artisan brewers make the national drink cool
Japan’s sake makers are eyeing a brighter future as a younger generation of makers refines the traditional drink to reflect changing tastes at home and satisfy booming demand overseas.
South Korea, Taiwan and Hong Kong are also big customers. The 2,000-year-old beverage had been declining in popularity, with the number of breweries dropping from 3,600 in 1970 to about 1,500 now.
However, sake has become fashionable again. A new generation of younger and trendier artisan producers has emerged, helping to create sakes that are suited an international palate and designed to accompany non-Japanese foods.
“One reason is that sake now being produced is fruity, refreshing and gorgeous, and is closer to white wine which people are more familiar with,” says sake specialist Ayumi Takahashi.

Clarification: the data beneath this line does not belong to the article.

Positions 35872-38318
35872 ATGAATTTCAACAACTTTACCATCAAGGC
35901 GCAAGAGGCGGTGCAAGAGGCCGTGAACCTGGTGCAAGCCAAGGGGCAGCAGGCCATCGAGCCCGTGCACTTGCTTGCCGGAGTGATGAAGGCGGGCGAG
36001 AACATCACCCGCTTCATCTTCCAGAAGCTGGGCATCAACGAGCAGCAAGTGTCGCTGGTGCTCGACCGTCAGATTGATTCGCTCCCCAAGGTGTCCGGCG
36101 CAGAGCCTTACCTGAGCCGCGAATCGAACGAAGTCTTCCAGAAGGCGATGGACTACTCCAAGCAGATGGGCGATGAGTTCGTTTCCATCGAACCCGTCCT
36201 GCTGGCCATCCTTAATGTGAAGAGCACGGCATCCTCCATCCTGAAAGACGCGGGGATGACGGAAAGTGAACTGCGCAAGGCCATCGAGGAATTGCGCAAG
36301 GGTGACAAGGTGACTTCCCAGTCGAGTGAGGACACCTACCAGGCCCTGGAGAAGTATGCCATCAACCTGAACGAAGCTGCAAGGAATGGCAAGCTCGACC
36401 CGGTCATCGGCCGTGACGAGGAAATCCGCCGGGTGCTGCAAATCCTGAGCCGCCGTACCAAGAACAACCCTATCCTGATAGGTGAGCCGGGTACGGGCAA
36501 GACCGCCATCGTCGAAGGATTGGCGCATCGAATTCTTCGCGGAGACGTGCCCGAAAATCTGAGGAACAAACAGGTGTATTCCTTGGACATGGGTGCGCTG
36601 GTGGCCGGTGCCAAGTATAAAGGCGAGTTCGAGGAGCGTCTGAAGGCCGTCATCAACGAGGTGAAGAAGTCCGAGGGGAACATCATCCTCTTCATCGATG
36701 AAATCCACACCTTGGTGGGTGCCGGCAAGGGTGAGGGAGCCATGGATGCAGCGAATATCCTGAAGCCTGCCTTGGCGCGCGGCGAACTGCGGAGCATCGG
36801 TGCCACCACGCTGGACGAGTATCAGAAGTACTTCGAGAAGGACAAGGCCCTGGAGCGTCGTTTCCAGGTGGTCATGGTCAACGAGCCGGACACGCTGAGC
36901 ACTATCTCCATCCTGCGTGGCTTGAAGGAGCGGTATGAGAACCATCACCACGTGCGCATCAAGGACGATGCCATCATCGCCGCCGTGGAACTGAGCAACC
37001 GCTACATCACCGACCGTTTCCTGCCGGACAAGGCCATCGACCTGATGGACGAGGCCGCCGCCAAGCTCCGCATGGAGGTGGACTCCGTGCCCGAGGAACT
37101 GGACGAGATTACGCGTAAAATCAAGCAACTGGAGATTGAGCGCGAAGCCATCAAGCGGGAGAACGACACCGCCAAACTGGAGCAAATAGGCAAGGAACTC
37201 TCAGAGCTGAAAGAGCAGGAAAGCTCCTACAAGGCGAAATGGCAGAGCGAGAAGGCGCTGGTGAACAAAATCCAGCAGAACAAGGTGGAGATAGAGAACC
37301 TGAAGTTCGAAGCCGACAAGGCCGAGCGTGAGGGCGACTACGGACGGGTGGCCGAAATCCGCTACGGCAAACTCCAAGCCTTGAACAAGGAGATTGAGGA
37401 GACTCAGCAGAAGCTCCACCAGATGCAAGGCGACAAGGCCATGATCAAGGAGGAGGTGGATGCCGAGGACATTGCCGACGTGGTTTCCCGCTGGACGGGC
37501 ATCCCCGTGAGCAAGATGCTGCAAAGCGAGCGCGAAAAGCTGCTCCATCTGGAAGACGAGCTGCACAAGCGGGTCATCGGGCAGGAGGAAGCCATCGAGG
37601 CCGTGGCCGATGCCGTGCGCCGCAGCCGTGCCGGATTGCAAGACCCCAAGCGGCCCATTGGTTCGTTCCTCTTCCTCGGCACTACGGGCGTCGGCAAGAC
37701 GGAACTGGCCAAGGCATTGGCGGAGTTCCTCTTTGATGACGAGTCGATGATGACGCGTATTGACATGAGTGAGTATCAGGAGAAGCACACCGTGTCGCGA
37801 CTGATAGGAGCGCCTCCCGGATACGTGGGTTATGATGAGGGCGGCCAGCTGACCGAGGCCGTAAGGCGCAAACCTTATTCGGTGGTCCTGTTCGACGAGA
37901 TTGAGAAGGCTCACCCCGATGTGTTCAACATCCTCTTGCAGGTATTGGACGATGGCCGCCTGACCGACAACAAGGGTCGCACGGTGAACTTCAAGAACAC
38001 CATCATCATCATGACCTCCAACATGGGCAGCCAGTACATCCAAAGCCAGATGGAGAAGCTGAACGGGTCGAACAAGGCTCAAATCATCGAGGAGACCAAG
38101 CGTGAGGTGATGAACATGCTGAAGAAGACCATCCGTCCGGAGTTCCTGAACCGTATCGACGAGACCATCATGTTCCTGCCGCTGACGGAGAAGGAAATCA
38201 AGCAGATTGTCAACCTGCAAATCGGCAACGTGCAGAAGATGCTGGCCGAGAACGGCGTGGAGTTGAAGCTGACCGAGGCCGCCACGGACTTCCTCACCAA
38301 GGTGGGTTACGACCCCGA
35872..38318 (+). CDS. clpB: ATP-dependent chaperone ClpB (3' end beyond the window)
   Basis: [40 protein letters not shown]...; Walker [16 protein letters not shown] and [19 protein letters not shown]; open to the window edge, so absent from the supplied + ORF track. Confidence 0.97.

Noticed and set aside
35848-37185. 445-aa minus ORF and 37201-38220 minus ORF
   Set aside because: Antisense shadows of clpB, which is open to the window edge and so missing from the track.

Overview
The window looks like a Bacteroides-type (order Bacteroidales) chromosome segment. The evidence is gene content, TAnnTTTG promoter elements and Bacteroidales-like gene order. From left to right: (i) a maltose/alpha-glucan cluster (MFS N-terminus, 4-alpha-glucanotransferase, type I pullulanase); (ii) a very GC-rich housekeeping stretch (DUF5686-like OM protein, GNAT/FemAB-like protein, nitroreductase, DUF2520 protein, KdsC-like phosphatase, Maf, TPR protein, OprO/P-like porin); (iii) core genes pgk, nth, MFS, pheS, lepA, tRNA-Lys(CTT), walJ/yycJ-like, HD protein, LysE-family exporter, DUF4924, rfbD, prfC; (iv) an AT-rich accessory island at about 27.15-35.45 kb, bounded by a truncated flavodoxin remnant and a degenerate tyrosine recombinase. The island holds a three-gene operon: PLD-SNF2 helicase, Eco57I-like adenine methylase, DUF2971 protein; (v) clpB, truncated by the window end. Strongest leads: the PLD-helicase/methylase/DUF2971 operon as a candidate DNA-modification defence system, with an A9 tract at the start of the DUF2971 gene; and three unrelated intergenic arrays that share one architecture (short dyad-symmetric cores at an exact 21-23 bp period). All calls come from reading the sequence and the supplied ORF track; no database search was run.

Koedo Kagamiyama Shuzo is one of the new breed of sake breweries. Akihiro Igarashi, the company’s sales manager, says the company has experimented with new tastes, bringing yeast from France to create a richer, full-bodied version of the tipple.
Igarashi admits that it is a practice the older generation of sake specialists, known as Toji, would have frowned upon. “If we had done this a little while ago, a senior Toji would have punched me,” he says.
Traditionally, the Toji would also have travelled from northern Japan in winter to make sake and return home in spring. Now it’s a year-round endeavour.
“There is an impression that sake is produced by elderly people, but we make sake with youngsters,” he says. “We want to pursue sake of the future.’